by Rev. Laura Barclay
Introducing the Missional Church:What It Is, Why It Matters, How to Become One by Alan J. Roxburgh and M. Scott Boren is a resource for persons interested in thinking differently about the way in which church operates. The authors talk about how church has been traditionally attractional, meaning that the goal of the ministers and laity was getting persons from the community into their church through different programs and ministries. Roxburgh and Boren present another idea: The Missional Church. A missional church would be engaged in the community outside the church walls for the sake of relationship and community building, not merely for proselytizing. This hospitality embodies the example of Jesus and reorients the church to think about how they can help further the mission of what God is doing in the community. They refuse to give a model for how to transform from attractional to missional, because they say that the institutionalization of a model will actually keep a church from being able to adapt to its situation and community. Instead, they offer markers and a process for holding grassroots discussions in congregations that will help the members think outside the church walls and build relationships in the community.
Roxburgh and Boren stress the importance of the transition to a missional church not being a hierarchical decision; rather, they want to begin with house meetings with suggestions, questions, and concerns from the congregants. Findings from the congregations will be made public in a report, and discussion will ensue around the congregations’ observations within the church community. Some congregants will become interested through this process to venture outside the comfort of the church walls into the neighborhood. Roxburgh and Boren share a story about one congregation that notice a large influx of youth in the community, loitering on the streets because there were no community centers or youth activities. Members of the church built relationships with the youth and realized they wanted a facility to keep them occupied. The church then organized to build them a community center simply to be a good neighbor and better the city.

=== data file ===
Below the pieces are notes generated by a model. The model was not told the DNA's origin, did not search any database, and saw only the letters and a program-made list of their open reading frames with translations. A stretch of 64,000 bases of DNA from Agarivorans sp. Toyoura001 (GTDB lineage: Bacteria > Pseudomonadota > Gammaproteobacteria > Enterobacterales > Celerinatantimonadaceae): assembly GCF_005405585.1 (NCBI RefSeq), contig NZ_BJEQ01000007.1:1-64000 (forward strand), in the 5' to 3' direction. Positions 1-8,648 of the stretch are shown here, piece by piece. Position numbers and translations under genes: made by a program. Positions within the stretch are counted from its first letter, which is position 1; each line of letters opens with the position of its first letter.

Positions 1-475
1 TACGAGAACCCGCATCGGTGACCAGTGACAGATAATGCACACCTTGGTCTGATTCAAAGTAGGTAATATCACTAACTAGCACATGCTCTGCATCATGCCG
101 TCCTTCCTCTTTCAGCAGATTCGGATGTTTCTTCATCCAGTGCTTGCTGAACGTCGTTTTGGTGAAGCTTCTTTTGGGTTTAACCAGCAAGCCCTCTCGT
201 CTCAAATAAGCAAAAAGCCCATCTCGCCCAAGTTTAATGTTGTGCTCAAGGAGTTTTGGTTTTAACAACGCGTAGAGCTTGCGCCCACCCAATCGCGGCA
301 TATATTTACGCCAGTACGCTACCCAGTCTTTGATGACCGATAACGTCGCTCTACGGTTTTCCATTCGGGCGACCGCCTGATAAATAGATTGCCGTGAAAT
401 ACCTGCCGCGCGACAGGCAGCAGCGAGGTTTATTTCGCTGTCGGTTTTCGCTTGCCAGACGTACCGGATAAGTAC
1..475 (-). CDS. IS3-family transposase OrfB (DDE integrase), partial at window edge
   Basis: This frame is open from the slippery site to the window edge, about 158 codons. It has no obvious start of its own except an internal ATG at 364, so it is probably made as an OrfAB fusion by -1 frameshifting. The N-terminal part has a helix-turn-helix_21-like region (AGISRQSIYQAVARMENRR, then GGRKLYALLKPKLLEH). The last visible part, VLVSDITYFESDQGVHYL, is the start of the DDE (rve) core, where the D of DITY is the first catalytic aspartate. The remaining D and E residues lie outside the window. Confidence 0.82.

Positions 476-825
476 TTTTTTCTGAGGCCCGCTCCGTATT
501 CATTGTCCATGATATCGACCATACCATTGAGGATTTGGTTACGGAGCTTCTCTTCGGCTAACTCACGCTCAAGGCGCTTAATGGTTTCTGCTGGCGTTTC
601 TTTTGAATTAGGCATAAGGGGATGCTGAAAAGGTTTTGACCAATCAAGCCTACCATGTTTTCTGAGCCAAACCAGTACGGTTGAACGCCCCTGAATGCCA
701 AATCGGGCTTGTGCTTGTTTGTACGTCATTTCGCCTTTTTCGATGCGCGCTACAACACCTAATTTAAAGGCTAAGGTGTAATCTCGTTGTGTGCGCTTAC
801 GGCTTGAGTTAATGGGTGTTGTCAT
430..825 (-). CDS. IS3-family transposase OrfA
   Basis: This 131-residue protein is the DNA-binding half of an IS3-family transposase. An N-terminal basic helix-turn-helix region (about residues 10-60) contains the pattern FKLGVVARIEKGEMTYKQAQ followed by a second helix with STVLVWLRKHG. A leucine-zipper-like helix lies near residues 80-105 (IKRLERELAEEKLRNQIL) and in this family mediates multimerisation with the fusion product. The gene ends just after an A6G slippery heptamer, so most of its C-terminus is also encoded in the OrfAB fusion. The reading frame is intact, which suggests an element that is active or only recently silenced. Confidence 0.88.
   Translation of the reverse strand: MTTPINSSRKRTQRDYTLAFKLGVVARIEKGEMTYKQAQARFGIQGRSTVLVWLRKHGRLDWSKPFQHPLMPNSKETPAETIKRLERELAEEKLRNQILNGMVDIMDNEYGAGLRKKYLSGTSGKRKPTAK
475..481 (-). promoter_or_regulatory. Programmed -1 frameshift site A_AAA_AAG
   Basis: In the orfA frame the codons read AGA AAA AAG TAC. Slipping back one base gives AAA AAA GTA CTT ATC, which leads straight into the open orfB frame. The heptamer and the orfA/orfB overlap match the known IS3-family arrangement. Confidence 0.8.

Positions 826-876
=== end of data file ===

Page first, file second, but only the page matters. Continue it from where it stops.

While the book can be frustrating at times because the authors stress that there is no road map to being missional, the ideas and resources provided allow churches to begin toward a path of looking outward into the world to find and work alongside with God’s mission. To access their Mission-Shaped Field Guide or Mission Shaped 360 assessment tool, visit www.roxburghmissionalnet.com. Also, you can find this book on Amazon.com here: http://www.amazon.com/Introducing-Missional-Church-Matters-Allelon/dp/0801072123.